by David Gage
Many business owners think of their offspring when they contemplate retirement. Similarly, many children dream of owning their parents’ businesses. There are many advantages for both generations in such a scenario.
Whenever such business handoffs create new partnerships in the next generation, the chances for success increase, but so do the chances for conflict. There are precautions families can take to improve the likelihood that the next-generation partners will achieve their potential as a team and never fall into destructive conflicts with one another.
Transferring a company to more than one child, or to a child and nonfamily member, such as a key employee, may be an ideal succession strategy for many reasons. Partners taking over a business have a greater chance of success than one person alone because of the increased resources that additional owners contribute (money, skills, experience, personalities, etc.).
Researchers at Marquette University’s business school discovered that single owners founded only 6% of the fastest growing companies among the 2,000 companies they studied, whereas partners founded a whopping 94%.
Succession plans that create co-ownerships may be laying the groundwork for future success; however, they simultaneously are creating risks not present when a company is transferred to one heir. Partnerships are notoriously unstable. A conservative estimate of the number of businesses with co-owners that fail within four or five years may be as high as 50%.
Perhaps more revealing, among family businesses, the most frequently cited statistic is “30-13-3”: only 30% of all family businesses survive to the second generation (meaning 70% fail); only 13% survive to the third generation; and a mere 3% ever see the fourth. There is little doubt that the success rate of family businesses as they pass from generation to generation has a great deal to do with the challenge of having siblings, cousins, and others as partners; and the more partners, the greater the risk. Any family that can minimize those risks improves its chances of success.
A Risky Business
Partners have a complex relationship that is both business and personal in nature. On the business side, they may have different visions of what the business should be; fight over who’s president; fight over money – how much to put into the business, when and how to make distributions; or disagree over how to spend money.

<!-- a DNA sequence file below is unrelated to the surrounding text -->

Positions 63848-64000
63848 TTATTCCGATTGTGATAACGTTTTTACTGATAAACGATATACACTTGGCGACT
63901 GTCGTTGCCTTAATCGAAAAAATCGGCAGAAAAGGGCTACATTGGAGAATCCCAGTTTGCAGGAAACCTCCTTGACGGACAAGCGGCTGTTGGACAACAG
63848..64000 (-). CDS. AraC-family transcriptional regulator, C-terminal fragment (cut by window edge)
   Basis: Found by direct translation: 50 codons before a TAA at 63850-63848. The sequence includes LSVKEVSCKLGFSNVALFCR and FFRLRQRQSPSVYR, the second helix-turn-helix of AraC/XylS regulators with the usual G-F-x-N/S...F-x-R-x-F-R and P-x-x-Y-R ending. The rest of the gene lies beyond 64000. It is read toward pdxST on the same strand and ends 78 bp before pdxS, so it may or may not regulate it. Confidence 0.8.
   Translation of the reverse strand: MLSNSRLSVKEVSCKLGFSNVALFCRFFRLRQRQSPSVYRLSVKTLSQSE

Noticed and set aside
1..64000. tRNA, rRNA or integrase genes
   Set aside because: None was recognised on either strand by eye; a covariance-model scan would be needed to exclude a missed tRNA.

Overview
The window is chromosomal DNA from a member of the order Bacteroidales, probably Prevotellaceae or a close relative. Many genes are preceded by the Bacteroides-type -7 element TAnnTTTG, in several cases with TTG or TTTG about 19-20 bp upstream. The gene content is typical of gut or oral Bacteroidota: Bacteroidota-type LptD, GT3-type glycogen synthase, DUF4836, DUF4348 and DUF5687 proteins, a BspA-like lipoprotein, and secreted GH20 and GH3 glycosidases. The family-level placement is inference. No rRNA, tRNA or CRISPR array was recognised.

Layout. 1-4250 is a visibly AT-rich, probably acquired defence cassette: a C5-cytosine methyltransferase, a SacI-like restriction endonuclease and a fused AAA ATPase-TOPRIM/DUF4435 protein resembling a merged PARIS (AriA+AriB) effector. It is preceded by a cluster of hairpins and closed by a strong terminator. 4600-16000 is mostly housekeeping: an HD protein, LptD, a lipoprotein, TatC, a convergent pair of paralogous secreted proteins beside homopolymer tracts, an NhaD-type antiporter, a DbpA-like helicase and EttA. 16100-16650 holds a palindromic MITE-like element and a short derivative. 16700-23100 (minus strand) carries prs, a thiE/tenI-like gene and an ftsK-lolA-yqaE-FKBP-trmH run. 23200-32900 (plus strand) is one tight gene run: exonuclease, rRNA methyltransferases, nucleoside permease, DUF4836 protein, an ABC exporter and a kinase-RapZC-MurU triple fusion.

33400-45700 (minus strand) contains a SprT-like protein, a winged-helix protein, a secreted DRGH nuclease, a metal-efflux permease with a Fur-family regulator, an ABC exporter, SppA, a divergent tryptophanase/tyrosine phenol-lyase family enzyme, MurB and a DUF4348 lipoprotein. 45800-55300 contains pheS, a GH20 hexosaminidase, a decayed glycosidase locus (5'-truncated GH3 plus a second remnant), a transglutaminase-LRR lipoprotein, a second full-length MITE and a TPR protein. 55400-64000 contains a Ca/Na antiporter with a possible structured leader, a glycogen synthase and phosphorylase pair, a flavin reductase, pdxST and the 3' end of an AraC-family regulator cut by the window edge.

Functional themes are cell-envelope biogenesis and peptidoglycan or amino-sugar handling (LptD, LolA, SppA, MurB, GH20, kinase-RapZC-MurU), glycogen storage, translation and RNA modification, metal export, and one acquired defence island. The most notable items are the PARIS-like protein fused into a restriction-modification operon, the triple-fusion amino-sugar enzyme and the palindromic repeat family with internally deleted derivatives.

Some successors fail because they cannot get along on a personal level. They may have personalities that rub the wrong way or personal values that conflict. Even siblings raised in the same household may have personal values that are so disparate they cannot work together in a cooperative manner.
Some may have unrealistic expectations of their partners and feel let down by them, despite never having shared their expectations. Other partners are plagued by the belief that the arrangement among the partners is not fair and that they have been disadvantaged in some way.
In most cases, conflicts between partners span both the personal and business realms. The best explanation for why partners experience such difficulty is because they fail to plan in sufficient detail how they will work together. Most co-owners will plan for their business, but not for their partner team.
Poor Partnership Planning
With the stakes so high, it is curious that partners don’t plan their partnerships better, although there are numerous reasons why people give short shrift to partner planning. There is a surprising lack of information (books, classes, seminars) on what goes into creating and maintaining successful partnerships, so most people don’t know the kind of intense planning that’s required. Many advisers simply warn people, “Don’t get involved in a partnership!”
Many people think that if they have the appropriate legal documents (shareholders or partnership agreement, buy-sell agreement, etc.), they have done everything they need to do to structure their partnership. These legal documents are necessary but give people a false sense of security that they have sufficiently prepared for the rigors of a partnership.
Planning is short-circuited in many cases because some of the most important issues that require discussion and negotiation are highly sensitive (e.g., power-sharing, authority, decision-making, money, perks, personalities, work ethics and values).
In many families, people think that if successors already have been functioning like partners then they don’t need to plan. They fail to realize how different it is for siblings when the parents no longer are involved.
Lastly, and perhaps most importantly, successors need to plan their own partnerships. Many parents believe it is their job to set up the partnership team for the next generation, but partnership planning is more likely to be successful when it is led by the prospective partners, without the parents’ input or monitoring.